When Chris Blattman publicly asked, “As a development economist, what is one politically-incorrect research
finding (a finding reflecting an unpopular belief) that you wish more
people cared about?,” Lant Pritchett swiftly rattled off six responses.  I stitch them together here, with Lant’s permission.  Lant speaking:

1. One
of course is that the income gains to movers from migration are an
order of magnitude bigger than any in situ development project/program

2. Another
is that the variance of economic growth rates is much lower among
democracies than non-democracies and hence (descriptively) nearly all
episodes of rapid, sustained, (and hence poverty reducing) economic
growth were initiated by non-democratic regimes (e.g. Indonesia, China,
Korea, Taiwan, Vietnam).

3. Another
is that on many individualized indicators of well-being (education,
health, malnutrition, self-reported subjective well-being) the gaps
between the sexes within poor countries are at least an order of
magnitude smaller than the gaps between males in poor countries and
females in rich (OECD) countries.

4. Another
is the point Dani Rodrik has made (and Branko and me using Engle curves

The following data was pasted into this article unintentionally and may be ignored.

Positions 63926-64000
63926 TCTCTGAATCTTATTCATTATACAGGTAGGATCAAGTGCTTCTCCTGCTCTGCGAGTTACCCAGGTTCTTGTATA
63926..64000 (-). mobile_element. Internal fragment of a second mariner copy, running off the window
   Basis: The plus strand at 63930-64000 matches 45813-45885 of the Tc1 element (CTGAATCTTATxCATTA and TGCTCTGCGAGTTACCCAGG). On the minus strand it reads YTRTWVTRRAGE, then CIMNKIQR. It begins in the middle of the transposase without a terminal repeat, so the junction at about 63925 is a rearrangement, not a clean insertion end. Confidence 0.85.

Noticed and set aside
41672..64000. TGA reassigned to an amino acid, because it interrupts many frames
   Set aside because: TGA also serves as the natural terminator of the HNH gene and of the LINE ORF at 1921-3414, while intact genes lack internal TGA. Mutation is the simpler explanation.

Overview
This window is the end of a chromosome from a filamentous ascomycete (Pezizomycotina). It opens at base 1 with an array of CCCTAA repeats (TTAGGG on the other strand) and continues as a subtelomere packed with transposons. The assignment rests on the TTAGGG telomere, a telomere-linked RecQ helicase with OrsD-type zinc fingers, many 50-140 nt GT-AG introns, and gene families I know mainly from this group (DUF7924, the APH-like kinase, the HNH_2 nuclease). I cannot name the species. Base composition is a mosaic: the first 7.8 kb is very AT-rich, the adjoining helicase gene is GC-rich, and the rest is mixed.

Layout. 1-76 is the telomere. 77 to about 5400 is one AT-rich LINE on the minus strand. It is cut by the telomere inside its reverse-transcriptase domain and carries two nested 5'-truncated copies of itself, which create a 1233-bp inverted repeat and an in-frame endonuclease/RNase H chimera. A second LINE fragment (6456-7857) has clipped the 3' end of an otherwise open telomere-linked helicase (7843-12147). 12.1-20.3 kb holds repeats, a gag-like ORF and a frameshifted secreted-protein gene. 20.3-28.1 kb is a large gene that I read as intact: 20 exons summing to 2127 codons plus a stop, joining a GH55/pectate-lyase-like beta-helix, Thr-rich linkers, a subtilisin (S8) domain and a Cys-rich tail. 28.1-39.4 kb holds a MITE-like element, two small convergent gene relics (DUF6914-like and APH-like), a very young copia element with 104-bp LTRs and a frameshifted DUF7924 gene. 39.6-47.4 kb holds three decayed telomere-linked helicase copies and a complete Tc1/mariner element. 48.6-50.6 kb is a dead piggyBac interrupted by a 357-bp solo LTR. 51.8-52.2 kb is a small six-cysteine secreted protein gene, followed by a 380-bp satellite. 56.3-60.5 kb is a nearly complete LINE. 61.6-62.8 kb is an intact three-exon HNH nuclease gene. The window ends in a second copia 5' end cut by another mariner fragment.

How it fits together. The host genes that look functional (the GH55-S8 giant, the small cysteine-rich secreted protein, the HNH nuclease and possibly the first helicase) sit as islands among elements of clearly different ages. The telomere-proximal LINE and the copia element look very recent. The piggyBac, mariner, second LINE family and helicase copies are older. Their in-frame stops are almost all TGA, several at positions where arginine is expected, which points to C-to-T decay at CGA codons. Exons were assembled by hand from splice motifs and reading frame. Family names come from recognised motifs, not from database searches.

and food shares not income) that the rich in poor countries (e.g. 95th
percentile) are much poorer than the poor in rich countries (say 20th

5. Another
is that the high scoring students in poor countries on examinations
like PISA (or equivalent) are much lower than even the average of the
OECD–so while there are rich-poor gaps in the quality of education in
poor countries this is not because
rich get a good education and the poor get a bad one but because the
rich get a bad one and the poor get none at all (e.g. on a recent OECD
study tertiary graduates in the capital city of Jakarta had lower
measured literacy than high school drop-outs in Denmark, or when Indian
states participated in PISA there were literally no students in the
sample in the top two categories (5 and 6) of a six level scale of

6. The
reason I wish more people paid attention to the last three is that in
my view in development today there is too much attention to inequality
within poor countries and not enough to the very low levels such that
things are pretty bad even for the, say, 80th percentile.